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The Amazing Mrs. Mimms   By:

The Amazing Mrs. Mimms by David C. Knight

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Transcriber's Note:

This etext was produced from Fantastic Universe August 1958. Extensive research did not uncover any evidence that the U.S. copyright on this publication was renewed.

[ "Long may the good lady serve us poor folks in the dim past," writes the author, who will be remembered for his THE LOVE OF FRANK NINETEEN (Dec. 1957) and who feels that much of SF "misses" because it lacks the human angle. "I believe you can have gimmicks and human interest too," he writes. ]

the amazing mrs. mimms

by ... David C. Knight

Tea had a wonderful effect on her. Sipping it slowly, she felt the strength returning to her tired system.

There was a muffled rushing noise and the faintly acrid smell of ion electrodes as the Time Translator deposited Mrs. Mimms back into the year 1958. Being used to such journeys, she looked calmly about with quick gray eyes, making little flicking gestures with her hands as if brushing the stray minutes and seconds from her plain brown coat.

The scene of Mrs. Mimms' arrival in the past was the rear of a large supermarket, more specifically between two packing cases which had once contained breakfast foods. The excursion through time had evidently been a smooth one for the smile had not once left Mrs. Mimms' rotund countenance during the intervening centuries.

Two heavy black suitcases appeared to be the lady's only luggage accompanying her from the future. These she picked up with a sharp gasp and made her way to the front of the shopping center around which slick new apartment buildings formed a horseshoe.

Mrs. Mimms was, as usual, on another assignment for Destinyworkers, Inc.

It was early evening at the Greenlawn Apartments, a time supposedly of contentment, yet Mrs. Mimms was quick to sense the disturbing vibrations in the warm air. She pressed through the crowds entering and leaving the supermarket. A faint mustache of perspiration formed on her upper lip. No one offered to help her with the bags. With a professional eye Mrs. Mimms noted the drawn mouths, the tense expressions typical of the Time Zone and shook her head. Central as usual had not been wrong; the Briefing Officer himself had cautioned her on what poor shape the Zonal area was in.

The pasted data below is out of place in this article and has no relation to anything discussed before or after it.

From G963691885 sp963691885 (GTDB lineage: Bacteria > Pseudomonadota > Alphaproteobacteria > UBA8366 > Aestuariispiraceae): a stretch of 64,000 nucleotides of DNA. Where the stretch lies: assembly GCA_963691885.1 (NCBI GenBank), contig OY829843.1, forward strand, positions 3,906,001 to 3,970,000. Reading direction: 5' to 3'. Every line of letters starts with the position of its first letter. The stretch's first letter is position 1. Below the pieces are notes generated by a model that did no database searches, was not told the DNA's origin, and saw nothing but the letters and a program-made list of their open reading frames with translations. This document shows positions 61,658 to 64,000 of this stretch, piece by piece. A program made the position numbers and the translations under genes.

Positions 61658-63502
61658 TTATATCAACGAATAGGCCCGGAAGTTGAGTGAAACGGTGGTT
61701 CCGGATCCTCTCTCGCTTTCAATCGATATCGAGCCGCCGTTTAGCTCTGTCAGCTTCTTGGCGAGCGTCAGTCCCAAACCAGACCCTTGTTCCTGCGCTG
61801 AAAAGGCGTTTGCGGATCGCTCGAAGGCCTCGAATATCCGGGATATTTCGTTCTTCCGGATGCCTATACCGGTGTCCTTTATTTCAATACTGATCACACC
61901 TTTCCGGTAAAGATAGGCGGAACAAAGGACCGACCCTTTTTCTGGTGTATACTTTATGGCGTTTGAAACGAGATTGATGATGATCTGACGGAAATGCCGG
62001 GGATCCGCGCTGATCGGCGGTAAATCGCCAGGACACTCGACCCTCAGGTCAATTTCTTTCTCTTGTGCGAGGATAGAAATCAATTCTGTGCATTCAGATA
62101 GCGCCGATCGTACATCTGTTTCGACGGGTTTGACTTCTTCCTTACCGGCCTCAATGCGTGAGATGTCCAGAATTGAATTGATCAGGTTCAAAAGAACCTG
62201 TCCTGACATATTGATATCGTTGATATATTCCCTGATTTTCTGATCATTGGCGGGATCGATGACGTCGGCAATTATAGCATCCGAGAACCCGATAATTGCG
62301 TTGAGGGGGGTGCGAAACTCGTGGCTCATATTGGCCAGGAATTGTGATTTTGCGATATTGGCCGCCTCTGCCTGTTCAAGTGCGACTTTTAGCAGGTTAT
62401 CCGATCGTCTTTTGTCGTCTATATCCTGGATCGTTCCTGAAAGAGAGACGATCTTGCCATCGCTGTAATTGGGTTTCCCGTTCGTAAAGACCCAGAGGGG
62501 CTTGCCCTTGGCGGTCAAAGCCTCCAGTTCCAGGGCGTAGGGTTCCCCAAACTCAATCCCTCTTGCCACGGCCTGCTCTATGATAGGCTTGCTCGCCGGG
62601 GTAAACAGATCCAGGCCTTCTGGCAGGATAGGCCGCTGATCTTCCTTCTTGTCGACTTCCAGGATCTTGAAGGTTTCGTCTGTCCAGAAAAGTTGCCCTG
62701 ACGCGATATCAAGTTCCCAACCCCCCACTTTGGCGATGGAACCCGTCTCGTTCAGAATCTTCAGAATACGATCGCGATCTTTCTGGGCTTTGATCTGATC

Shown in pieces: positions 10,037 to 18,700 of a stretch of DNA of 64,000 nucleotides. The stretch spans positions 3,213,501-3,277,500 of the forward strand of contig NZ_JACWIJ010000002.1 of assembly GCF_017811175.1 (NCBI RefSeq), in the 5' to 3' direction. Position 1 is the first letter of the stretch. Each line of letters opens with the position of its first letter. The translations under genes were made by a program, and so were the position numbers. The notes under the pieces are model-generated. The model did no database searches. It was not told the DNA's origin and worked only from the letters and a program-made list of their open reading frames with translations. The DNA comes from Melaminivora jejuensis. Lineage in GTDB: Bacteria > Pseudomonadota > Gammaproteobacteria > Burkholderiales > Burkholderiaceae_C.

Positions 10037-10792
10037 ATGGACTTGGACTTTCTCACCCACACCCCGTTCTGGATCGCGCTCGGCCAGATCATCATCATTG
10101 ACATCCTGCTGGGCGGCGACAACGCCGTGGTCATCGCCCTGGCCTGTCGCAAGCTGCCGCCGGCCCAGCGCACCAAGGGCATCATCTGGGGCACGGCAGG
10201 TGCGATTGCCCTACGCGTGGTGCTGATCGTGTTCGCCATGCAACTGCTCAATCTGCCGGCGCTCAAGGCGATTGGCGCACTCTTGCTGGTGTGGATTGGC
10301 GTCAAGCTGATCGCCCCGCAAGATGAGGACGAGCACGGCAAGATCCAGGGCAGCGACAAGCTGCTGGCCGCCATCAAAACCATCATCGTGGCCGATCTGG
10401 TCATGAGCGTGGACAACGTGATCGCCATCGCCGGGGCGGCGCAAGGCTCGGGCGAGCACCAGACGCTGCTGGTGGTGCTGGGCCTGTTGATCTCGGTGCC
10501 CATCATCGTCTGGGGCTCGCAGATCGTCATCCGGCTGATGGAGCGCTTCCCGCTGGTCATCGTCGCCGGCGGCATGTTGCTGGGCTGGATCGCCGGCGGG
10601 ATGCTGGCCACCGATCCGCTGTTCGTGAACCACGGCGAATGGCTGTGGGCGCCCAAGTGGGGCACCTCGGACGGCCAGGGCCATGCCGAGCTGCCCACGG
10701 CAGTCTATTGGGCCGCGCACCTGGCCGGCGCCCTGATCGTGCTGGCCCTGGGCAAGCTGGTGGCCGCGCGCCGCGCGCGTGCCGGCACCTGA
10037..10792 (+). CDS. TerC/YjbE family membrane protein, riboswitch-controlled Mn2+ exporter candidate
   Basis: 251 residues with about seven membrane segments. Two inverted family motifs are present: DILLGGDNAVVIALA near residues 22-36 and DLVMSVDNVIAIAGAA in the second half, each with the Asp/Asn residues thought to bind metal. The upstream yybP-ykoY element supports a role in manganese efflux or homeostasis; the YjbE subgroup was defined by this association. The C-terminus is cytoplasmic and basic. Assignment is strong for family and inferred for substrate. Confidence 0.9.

Jostling Mrs. Mimms on all sides were mostly young men and women accompanied by energetic, wriggling children of varying ages. It saddened Mrs. Mimms to see the premature lines forming in the youthful mothers' foreheads, and the gray settling too quickly into the men's hair. Mrs. Mimms, who considered herself not quite in the twilight of middle age, was just 107 that month.

Outbursts of juvenile and adult temper grated harshly in the Destinyworker's ears. She witnessed a resounding slap and a child's cry of pain. A young mother was shouting angrily: "Couldn't you have kept an eye on her? Do I have to watch her every minute?"

Mrs. Mimms hurried swiftly on for there was much she had to do. Then she stopped abruptly before a small delicatessen. She entered and gave the clerk her order:

"One package of Orange Pekoe Tea, if you please. Tea leaves , not bags."

There were definite advantages, thought Mrs. Mimms, in being assigned to any century preceding the Twenty Third. Due to the increasing use of synthetic products in Mrs. Mimms' home century the tea plant, among other vegetation, had been allowed to become extinct. Ever since Mrs. Mimms' solo assignment to Eighteenth Century England, she had grown exceedingly fond of the beverage.

Ten minutes later Mrs. Mimms, one of Destinyworkers' best Certified Priority Operators, reached the Renting Office of the Greenlawn Apartments. "I do hope the Superintendent is still on duty," panted Mrs. Mimms, setting her bags down very carefully. "If the Research Department is correct and it usually is his hours are from 9 to 6:30... Continue reading book >>

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